with "Some Art". ___ ___ K EEP I T S IMPLE & S INCERE
Define the Building Envelope and Perform a Detailed Load Calc: It's ALL About Windows and Make-up Air Requirements. Know Your Equipment Capabilities
Thanks for your response. The air handler model number is TAM4A0C48S41SBA. The condenser is 4TWR3048B1000AB.
Should I go back to 3 ton? Would a 3.5 ton also be oversized?
The 4 ton was recommended to help the fact that one side of the house was warmer during the summer.
a 2000sqft well sealed house even in Florida (which is more humid that hot) probably barely needs 3 tons. The best solution to your problem woudl have been either a 2 stage 3 ton or even going to a 2.5 ton or 2 tons depending on a load calculation. Longer run times will dramatically improve imbalances and a smaller sytem give you the flexibility ot balance the system by reducing airflow to overconditioend parts of the home.
Increaseing hte size, absolutely made the problem worse, will have major humidity control problem, even if 2 stage, and you might even find that a new 13 or even 15 SEER 4 ton will use more energy than a properly sized 10 or even the same as a 8 SEER unit.
Get a load calculaiton done. I bet you might even be best to go to 2.5 tons. OR answer this, even on the hottest days, was the old 3 tons running continously for at least 3-4 hours in the afternoon... I mean not cycling off at all WITHOUT using setbacks, just maintaining temperature? IF not, then it too was probably larger than you needed.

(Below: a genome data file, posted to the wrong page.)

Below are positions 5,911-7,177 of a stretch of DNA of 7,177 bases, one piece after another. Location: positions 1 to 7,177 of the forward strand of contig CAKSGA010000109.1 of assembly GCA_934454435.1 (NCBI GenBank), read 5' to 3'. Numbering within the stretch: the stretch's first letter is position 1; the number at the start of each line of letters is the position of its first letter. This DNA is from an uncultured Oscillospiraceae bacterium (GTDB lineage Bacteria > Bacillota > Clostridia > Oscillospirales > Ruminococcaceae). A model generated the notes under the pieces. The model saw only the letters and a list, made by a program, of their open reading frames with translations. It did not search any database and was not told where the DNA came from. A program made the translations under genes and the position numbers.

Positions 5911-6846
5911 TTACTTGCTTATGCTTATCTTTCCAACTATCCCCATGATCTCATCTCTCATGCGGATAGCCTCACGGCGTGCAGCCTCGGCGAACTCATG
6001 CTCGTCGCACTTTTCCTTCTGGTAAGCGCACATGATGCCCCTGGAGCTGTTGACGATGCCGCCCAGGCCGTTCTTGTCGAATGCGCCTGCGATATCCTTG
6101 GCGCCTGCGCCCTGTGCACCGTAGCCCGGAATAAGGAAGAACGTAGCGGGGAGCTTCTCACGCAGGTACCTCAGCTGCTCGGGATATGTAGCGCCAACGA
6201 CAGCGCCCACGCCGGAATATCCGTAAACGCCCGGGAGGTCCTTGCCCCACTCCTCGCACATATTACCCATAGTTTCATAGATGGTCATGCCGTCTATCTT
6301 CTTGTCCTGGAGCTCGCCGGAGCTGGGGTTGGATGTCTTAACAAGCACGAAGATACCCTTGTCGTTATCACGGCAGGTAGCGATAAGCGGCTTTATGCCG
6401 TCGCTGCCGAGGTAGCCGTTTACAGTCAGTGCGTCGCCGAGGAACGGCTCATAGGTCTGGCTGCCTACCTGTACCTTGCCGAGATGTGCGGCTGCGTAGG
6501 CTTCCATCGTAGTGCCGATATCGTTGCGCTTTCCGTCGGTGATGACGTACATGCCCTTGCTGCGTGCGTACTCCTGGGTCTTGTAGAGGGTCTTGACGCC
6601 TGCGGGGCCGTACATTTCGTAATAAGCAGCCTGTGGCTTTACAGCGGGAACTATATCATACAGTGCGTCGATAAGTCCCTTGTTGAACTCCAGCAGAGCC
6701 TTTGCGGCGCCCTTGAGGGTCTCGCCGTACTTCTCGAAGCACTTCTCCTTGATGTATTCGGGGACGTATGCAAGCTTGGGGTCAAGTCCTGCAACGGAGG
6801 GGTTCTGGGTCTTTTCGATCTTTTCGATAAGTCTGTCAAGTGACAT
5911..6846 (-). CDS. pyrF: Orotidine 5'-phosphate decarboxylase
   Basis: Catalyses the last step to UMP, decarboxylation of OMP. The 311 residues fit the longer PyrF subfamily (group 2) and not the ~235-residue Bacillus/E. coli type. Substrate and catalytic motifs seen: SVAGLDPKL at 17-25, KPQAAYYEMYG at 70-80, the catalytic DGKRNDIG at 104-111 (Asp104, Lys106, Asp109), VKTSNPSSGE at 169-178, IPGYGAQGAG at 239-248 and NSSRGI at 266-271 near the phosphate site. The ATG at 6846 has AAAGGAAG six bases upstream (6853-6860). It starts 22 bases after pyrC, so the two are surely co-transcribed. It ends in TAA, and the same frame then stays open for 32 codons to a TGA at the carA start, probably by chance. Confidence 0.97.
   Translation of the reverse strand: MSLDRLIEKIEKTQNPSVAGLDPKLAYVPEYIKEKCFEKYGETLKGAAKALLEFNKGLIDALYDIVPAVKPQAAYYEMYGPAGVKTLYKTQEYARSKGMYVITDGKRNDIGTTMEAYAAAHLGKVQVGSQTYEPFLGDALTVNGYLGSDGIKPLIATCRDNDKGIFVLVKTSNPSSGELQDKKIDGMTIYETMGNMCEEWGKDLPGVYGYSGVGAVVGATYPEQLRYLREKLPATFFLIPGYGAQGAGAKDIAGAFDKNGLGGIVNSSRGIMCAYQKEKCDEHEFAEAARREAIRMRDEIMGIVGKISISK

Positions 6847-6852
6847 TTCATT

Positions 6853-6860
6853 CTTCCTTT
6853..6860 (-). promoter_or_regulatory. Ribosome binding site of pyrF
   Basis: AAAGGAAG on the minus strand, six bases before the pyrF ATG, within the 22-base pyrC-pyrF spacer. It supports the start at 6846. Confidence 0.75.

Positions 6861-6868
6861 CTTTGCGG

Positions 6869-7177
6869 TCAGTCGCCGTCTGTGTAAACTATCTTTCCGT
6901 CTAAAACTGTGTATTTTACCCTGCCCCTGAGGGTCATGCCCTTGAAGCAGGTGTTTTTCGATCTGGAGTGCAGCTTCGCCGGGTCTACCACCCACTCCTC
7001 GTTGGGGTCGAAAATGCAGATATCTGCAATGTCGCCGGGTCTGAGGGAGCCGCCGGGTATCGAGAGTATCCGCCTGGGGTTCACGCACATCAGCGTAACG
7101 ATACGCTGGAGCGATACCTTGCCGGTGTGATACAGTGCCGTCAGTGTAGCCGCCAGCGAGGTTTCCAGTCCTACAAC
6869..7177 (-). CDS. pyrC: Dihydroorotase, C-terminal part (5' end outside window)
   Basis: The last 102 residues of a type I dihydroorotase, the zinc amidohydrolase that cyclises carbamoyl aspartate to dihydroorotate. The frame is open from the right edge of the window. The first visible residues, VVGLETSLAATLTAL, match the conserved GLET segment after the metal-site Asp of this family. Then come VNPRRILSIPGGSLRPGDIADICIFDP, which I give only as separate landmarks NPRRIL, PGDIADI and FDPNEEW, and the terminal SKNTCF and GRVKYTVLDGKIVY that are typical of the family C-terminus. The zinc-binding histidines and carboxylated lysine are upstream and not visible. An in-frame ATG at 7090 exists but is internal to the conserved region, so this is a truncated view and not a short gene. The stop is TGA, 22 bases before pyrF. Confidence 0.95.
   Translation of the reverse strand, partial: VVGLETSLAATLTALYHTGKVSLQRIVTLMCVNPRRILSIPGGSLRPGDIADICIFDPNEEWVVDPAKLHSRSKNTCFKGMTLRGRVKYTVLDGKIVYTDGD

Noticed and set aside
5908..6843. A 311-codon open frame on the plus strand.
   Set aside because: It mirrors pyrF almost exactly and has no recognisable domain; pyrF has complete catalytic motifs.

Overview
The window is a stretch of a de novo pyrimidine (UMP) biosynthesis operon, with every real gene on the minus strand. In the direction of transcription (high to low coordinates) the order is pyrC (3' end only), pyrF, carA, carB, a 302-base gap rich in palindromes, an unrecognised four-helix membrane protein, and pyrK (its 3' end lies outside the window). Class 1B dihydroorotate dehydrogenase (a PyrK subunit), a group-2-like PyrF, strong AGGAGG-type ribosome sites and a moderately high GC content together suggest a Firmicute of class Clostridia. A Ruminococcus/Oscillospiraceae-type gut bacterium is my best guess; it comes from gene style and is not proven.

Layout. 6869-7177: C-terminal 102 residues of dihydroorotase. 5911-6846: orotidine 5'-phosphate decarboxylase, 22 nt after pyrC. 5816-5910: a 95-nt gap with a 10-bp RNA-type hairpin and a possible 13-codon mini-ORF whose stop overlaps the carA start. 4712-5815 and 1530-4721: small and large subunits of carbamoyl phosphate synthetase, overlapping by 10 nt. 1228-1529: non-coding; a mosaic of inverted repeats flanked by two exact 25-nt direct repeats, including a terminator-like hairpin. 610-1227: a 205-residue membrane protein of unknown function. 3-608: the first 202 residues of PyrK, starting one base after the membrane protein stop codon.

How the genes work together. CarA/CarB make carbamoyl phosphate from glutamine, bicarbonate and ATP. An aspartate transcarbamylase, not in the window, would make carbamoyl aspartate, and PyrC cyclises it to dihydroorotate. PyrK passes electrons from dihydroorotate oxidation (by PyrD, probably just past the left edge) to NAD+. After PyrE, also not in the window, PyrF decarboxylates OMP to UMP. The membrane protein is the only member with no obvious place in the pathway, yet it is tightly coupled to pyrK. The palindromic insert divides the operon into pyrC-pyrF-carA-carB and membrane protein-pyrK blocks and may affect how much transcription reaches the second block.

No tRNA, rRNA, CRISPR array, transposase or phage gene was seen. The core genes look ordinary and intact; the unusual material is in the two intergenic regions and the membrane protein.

As I didn't see it mentioned I'm guessing a cooling load calculation and ductwork evaluation wasn't done before they sold and installed the 4 ton system?
A 2 stage and a simple zoning system could have been a better fit. But then I'm thousands of miles away and just throwing out ideas.
Use the biggest hammer you like, pounding a square peg into a round hole does not equal a proper fit.
Originally Posted by firecontrol
Thanks for the help, I am very grateful. None of the estimates I got from the top rated contractors in my area said they needed to do a load calculation to determine the size of the unit. All of the estimates I got recommended a 4 ton. I am incensed that all of these people were wrong. I could understand 1 or 2 estimates, but all 5? All of them did go into the attic and look at the ducts (which are metal btw).
On the hottest days (95 degrees, 76 degree dewpoints) the old 3 ton would not cycle off if I put the thermostat below 77. It would just run and run and never get below 77. It would finally go below 77 at night.
Originally Posted by motoguy128
Are the areas that were not colling before cooling now? If they are still a few degrees off you may be able to channel more air there which may permit it to run longer and offer a better balanced system. Your odds are slim otherwise to get the humidity down.
Yes you should have a load calc done. You would probably be best happy with a two stage unit with a variable speed blower to have a setup capable of dehumidification. How that works is the blower slows down which will remove the humidity then speed back up once the humidity level u want is reached. Sounds like in your situation that would be best. You can't just go and oversize a system and not compensate for it in other ways. I would get that contractor back out to help u come to a solution. If they are a good contractor they will get your comfort to how you want it.